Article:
Competitive Pressure and Lying in Search Markets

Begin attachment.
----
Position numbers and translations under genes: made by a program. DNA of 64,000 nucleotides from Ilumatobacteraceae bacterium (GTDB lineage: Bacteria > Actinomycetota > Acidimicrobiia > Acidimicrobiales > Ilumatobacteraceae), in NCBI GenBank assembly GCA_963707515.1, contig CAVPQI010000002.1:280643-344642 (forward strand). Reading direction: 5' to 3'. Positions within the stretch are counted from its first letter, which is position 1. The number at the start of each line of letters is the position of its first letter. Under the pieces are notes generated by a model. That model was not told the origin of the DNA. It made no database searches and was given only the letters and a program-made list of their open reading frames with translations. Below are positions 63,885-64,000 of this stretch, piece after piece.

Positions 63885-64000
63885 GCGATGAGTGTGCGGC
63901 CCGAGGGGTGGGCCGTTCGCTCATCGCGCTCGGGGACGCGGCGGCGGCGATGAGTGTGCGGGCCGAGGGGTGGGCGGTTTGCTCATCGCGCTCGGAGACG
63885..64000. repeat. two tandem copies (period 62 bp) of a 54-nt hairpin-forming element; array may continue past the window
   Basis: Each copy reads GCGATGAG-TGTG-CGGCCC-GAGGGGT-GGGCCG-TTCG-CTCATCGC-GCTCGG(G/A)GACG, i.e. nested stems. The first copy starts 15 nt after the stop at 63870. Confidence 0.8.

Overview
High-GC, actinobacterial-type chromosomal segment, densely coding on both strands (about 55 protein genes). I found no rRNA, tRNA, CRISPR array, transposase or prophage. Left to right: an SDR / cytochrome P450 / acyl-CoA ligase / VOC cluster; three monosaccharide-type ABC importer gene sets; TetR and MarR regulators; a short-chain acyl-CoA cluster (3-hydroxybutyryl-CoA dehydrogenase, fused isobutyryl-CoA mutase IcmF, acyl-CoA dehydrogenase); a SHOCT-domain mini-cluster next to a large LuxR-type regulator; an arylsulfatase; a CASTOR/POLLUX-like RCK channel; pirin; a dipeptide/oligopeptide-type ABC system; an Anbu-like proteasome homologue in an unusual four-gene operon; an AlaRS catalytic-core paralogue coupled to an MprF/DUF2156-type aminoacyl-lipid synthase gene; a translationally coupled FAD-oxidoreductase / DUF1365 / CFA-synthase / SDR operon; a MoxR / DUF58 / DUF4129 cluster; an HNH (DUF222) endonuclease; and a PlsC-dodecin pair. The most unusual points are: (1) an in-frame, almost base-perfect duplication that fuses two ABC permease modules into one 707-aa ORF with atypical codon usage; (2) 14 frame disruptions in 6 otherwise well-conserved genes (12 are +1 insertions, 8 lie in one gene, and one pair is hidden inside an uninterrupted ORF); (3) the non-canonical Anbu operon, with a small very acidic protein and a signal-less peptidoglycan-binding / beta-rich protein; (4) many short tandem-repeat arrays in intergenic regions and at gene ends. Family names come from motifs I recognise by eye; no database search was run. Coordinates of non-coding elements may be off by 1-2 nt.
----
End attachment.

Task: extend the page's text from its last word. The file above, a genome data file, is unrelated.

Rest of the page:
We study a labor market in which principals and agents must search for a trading partner, and agents have private information about the value of a match. We show that competitive pressure can induce agents to lie and overstate the value of the match. This leads to insufficient frictional unemployment and search, and lower average utility. The resulting social loss increases with the accuracy of the private information and the ease with which matches are created, and decreases with the time-value of money. An unemployment subsidy can eliminate the inefficiency. Changing how the surplus is split between principal and agent, by contrast, has no effect on the agents’ incentive to lie.
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